Caribbean leaders aim to cash in on cannabis culture
Caribbean leaders are looking to cash in on cannabis trade in region where the drug is widely used, freely sold and openly smoked
Marijuana plants grow along roadsides, in front yards and on plantations hidden in the mountainous interior of the lush Caribbean island of St Vincent - and the cannabis bar is just a stone's throw from the police station.
Inside the camouflaged bar, a group of men smoke US$1.15 cannabis cigarettes, or joints, between sips of beer while inviting visitors to try one.
In a back room, two men share a joint as they stuff cured cannabis into tiny plastic bags.
In St Vincent and across the Caribbean, marijuana is illegal, yet it is widely used, freely sold and openly smoked - evidence of the shifting attitudes towards the drug.
Now, for the first time, Caribbean leaders - much like a growing number of American and Latin American lawmakers - are considering loosening restrictions to control and capitalise on the popular crop.
"Marijuana is the new 21st century banana," said St Vincent Foreign Minister Camillo Gonsalves - likening the forbidden substance to the Caribbean's last great cash crop - as regional leaders met behind closed doors in February to consider whether to change their laws.
On the table is everything from decriminalising small amounts of marijuana for recreational and religious use to cultivating it for medicinal purposes.
In doing so, Caribbean leaders are seeking to transform a seedy, underground economy into a source of taxable revenue.
"It's an idea whose time has come," said St Vincent Prime Minister Ralph Gonsalves.
As current chairman of the 15-member Caribbean Community, he has been leading the call for "a mature, intelligent conversation" on medical marijuana and decriminalisation.
"We cannot continue, frankly, with the drug policies we have had over the years," he added.
Those policies, championed by the United States, have failed to curtail the use of marijuana.
It is widely popular throughout the Caribbean where poor, underdeveloped governments have struggled with the criminal impact of the marijuana trafficking trade.
Still, there are hurdles. As the United Nations plans a special session in 2016 on the world's growing drug problem, a contentious debate on marijuana policies is taking place, with advocates of continued drug prohibition accusing countries of ignoring UN drug treaties.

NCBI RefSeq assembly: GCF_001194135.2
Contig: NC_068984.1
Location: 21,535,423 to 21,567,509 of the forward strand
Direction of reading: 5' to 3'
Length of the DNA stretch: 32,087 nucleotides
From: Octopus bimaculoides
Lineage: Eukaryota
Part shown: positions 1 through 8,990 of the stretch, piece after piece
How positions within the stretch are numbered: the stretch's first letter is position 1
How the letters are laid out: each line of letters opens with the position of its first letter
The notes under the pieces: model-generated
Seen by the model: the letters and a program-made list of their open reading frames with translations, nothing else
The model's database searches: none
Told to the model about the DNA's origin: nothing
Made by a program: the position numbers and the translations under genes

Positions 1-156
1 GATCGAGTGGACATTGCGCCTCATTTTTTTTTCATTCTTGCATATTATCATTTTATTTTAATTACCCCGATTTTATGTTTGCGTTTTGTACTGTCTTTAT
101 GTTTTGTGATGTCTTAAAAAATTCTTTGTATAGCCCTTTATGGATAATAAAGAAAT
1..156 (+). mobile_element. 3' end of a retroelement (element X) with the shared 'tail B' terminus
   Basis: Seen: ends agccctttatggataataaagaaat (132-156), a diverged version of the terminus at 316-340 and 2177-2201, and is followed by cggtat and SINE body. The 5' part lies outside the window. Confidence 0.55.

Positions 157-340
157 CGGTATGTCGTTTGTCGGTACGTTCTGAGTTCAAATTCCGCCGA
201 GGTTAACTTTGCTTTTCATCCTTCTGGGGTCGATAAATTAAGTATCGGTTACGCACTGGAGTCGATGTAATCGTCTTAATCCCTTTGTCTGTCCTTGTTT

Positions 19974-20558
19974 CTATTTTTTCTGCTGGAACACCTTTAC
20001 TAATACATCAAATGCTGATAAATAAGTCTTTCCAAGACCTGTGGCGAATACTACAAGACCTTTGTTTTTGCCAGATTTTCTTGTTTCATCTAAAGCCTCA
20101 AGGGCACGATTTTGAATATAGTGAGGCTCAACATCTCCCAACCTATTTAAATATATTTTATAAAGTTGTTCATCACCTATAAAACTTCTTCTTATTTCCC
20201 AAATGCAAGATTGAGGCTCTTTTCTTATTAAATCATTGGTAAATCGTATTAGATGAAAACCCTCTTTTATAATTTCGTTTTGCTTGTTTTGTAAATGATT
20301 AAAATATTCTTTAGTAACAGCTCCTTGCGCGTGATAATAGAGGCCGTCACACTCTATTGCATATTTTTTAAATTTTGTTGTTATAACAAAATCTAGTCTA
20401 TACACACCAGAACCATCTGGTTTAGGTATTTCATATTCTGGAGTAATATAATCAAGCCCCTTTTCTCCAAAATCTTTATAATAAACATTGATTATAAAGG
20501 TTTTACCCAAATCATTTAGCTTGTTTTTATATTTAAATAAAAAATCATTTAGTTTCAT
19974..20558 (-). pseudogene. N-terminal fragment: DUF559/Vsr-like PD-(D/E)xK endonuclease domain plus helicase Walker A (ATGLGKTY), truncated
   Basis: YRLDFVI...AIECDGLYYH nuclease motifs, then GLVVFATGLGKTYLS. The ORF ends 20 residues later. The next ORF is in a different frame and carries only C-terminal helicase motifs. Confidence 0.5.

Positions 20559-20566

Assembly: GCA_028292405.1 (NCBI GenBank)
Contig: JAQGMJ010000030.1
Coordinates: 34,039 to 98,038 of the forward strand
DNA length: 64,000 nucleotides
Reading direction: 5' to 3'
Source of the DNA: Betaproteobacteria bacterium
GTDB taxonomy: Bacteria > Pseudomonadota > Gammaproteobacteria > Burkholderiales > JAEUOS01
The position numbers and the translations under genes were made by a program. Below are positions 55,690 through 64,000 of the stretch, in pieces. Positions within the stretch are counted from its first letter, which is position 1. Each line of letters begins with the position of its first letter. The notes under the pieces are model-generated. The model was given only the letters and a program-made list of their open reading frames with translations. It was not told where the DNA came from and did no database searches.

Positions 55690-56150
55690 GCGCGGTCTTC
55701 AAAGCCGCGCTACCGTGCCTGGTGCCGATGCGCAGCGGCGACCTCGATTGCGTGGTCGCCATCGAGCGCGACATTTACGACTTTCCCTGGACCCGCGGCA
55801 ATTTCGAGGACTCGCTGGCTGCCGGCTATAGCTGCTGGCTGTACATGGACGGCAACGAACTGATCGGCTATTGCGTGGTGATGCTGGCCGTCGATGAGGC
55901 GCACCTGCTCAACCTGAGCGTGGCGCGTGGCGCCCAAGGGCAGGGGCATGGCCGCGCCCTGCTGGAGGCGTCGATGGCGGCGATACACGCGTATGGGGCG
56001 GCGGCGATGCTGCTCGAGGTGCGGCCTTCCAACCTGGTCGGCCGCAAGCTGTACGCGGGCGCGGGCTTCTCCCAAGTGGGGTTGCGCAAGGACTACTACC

For its part, the US is quietly watching the decriminalisation discussions unfolding around the region, including in Mexico and Guatemala.
"We, the United States government, believe legalisation is not a panacea for the drug problem," said a State Department spokesman. "Evidence suggests legalised cannabis is detrimental to public health and will not improve public safety," he added.
Gonsalves and some leaders aren't so sure. They have commissioned a study on the social, legal and public health impact on their societies and the report is expected at their July meeting.
Domestically, the issue has ignited heated debate in the region's territories, where the public and even those most likely to benefit from a policy change - the growers - are divided.
A government poll shows Vincentians are evenly split on allowing marijuana for medicinal and religious purposes.
Inside a Rose Bank marijuana bar, the debate continues among growers, smoking joints.
Their community has survived, they say, because of marijuana cultivation. Ganja, as it is called on the island, has schooled children, built homes and allowed residents to survive the economic fallout from the collapse of the banana industry.
"Why are we not cashing in on the money? Why are we going to sit back and be penalised?" said customer Conroy St Hilaire.
"America doesn't want us to export it to them, so why don't we try and get the people to come here and spend their money?"